20090822_RockyMnt_processMISSOULA, Mont.—Wildlife conservation projects in 14 Colorado counties have been selected to receive grants from the Rocky Mountain Elk Foundation in 2010.

The new RMEF funding, totaling $146,250, will affect Archuleta, Chaffee, Delta, Fremont, Garfield, Grand, Gunnison, Las Animas, Mesa, Montrose, Ouray, Park, Rio Blanco and San Miguel counties.

“These grants are possible because of the successful banquets and fundraisers staged over the past year by our Colorado volunteers—most of whom are elk hunters as well as devoted conservationists,” said David Allen, RMEF president and CEO. “Since 1984, our annual grants have helped complete 502 different projects in Colorado with a combined value of more than $115 million.”

RMEF grants will help fund the following projects, listed by county:

Archuleta County—Prescribe burn 1,500-2,000 acres of ponderosa pine and mixed conifer forest to improve forage for elk and other wildlife in the Sheep and Davis creeks areas of San Juan National Forest.

Fremont County—Hydro-axe 400 acres of pinion-juniper to improve forage and distribution of elk in the upper Arkansas River basin on BLM lands (also affects Chaffee County).

Gunnison County—Restore 765 acres of riparian habitat and improve water table on elk winter range by installing check dams and re-establishing a single creek channel in the Graflin Gulch area of BLM lands.

Las Animas County—Use a hydro-axe to clear 200 acres of oak brush and conifer to improve habitat for elk in the Bosque del Oso State Wildlife Area.

Mesa County—Prescribe burn 2,167 acres of decadent shrubs and juniper to improve forage for wintering elk and deer in the Kannah Creek Basin area of Grand Mesa National Forest; enhance elk and deer habitat by prescribe burning 2,317 acres in the Mud Hill and Reservoir Gulch areas of Grand Mesa National Forest.

Montrose County—Conduct research on Sudden Aspen Decline by constructing exclosure fencing around 10 aspen stands to assess regional impacts of ungulate browsing and conifer encroachment (also affects Ouray, Delta, San Miguel and Mesa counties); treat noxious weeds and re-seed native grasses on 80 acres in the Tabeguache area of Uncompahgre National Forest.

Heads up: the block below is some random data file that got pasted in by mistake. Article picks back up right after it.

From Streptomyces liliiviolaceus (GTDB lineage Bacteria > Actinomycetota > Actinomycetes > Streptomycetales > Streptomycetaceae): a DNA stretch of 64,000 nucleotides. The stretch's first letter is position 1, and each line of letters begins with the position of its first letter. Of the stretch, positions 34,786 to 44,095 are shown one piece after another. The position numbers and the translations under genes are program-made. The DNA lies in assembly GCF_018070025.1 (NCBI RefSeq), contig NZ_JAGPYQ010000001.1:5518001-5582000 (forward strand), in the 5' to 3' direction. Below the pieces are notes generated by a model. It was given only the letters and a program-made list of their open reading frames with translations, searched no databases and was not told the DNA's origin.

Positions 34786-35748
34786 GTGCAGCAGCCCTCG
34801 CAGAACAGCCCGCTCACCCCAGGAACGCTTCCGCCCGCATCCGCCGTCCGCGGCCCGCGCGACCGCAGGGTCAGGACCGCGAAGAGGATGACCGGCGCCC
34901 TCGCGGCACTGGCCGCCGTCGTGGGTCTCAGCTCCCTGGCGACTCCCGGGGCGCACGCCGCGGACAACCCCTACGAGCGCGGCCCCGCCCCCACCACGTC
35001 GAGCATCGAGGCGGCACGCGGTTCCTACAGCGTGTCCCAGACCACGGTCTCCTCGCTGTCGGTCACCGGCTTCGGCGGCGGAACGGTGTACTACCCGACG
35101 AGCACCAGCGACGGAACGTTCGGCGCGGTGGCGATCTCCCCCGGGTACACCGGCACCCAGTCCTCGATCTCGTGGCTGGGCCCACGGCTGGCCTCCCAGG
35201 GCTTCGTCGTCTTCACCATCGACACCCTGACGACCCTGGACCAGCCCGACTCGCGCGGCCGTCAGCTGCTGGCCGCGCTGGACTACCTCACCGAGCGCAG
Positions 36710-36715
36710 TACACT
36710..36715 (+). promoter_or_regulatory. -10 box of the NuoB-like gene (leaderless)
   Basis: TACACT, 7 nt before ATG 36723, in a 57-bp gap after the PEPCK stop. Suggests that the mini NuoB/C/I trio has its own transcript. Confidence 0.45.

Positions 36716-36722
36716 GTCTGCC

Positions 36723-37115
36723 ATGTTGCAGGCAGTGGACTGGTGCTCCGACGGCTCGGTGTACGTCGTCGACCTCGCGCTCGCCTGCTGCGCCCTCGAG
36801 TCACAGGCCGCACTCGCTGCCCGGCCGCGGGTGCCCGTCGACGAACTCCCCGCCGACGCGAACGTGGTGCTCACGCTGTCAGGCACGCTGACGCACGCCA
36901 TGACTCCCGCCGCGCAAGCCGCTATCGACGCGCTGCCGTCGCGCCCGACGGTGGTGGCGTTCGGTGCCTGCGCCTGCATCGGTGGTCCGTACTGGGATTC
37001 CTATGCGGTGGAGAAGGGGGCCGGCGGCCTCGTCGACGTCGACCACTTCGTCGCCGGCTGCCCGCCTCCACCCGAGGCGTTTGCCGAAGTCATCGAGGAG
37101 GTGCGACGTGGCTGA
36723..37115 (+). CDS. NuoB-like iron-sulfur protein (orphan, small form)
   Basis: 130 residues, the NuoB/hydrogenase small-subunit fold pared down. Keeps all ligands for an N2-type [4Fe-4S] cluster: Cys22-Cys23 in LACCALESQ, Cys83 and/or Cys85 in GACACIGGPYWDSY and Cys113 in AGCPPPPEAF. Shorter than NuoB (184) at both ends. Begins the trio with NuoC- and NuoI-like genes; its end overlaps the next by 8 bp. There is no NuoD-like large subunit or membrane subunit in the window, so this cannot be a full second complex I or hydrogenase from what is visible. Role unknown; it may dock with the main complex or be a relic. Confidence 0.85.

Park County—Thin 60 acres and prescribe burn 2,167 acres to improve mixed conifer and aspen habitat utilized by elk and deer in the James Mark Jones State Wildlife Area.

Rio Blanco County—Enhance forage conditions for elk and deer by prescribe burning 250 acres of shrub-choked lands in the Oak Ridge State Wildlife Area; treat 300 acres of noxious weeds in the Flat Tops area of Medicine Bow-Routt National Forest (also affects Routt, Grand and Garfield counties), use hydro-axe to clear 150 acres, prescribe burn 880 acres, and treat noxious weeds on 100 acres in the White River National Forest.

Projects are selected for grants using science-based criteria and a committee of RMEF volunteers and staff along with representatives from partnering agencies and universities.

Partners for 2010 projects in Colorado include Bureau of Land Management (BLM), Colorado Division of Wildlife, U.S. Fish and Wildlife Service, U.S. Forest Service, other agencies, corporations and landowners.

About the Rocky Mountain Elk Foundation:
Snowy peaks, dark timber basins and grassy meadows. RMEF is leading an elk country initiative that has conserved or enhanced habitat on over 5.7 million acres—a land area equivalent to a swath three miles wide and stretching along the entire Continental Divide from Canada to Mexico. RMEF also works to open, secure and improve public access for hunting, fishing and other recreation. Get involved at www.rmef.org or 800-CALL ELK.